5 Things That Affect Your Severance and Notice Pay
Fired? Laid Off? “Downsized”? Here are five things you need to know that can affect your Severance and Notice Pay.
- If you had a signed contract before you started working, what you can get may be limited by that contract.
You remember that agreement that you quickly skimmed over before signing on to that dream job? Well it may have limited what you’re entitled to once your position is terminated for any reason. Depending on the wording in the contract, you may be limited to the minimums under the Employment Standards Act, which is FAR LESS than what you could otherwise potentially receive under Common Law notice. But don’t give up hope, many contract clauses have been deemed invalid over the years. Get your contract checked before assuming you may be out of luck!
- Your position, age, years of service and ability to find new work are all considered.
How much should you get after you’re fired? The answer is… it depends. Your age, years of service, type of position you held as well as the current job market will all play a role. If you’re unsure how much you should receive, or want a second opinion, speak with us free of charge.
- That contract you signed after you started working may not be enforceable.
Some employers who forget to have you sign an agreement before you start working may ask you to sign a contract months or even years later. It may not be enforceable! If you didn’t receive any benefit for signing the new agreement, and it otherwise tries to limit your entitlement to notice or severance pay, then those limiting portions may be deemed invalid.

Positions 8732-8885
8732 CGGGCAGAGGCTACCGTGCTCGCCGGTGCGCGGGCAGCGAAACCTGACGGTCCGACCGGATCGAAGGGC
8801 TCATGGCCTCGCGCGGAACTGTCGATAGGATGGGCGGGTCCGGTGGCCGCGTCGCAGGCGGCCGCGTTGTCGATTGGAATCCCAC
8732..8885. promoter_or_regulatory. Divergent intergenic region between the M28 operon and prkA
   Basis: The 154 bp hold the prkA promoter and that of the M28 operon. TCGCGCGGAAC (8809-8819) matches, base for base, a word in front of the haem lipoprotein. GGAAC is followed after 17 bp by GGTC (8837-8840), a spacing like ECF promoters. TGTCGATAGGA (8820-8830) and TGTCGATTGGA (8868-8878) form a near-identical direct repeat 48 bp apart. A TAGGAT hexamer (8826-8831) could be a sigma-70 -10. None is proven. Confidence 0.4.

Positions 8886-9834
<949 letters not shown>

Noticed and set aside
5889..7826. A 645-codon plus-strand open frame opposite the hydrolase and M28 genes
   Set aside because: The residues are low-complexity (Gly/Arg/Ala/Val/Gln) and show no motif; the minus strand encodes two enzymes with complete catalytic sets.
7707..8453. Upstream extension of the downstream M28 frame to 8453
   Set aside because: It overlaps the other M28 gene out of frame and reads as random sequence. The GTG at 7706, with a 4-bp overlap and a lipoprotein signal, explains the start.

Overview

- I worked overtime all the time but never got paid for it.
You can claim unpaid overtime even once you’ve been terminated. Just keep in mind that “overtime” means something different from one job to another, so get your circumstances reviewed to see if you’re owed more than just notice and severance.
- I was fired “for cause”, can I still get anything?
The answer is frequently yes. Many employers improperly categorize terminations as being “for cause”, when in fact the termination is actually “without cause” from a legal standpoint. If the employer categorizes the termination as “for cause” maliciously, that can lead to additional damages against them.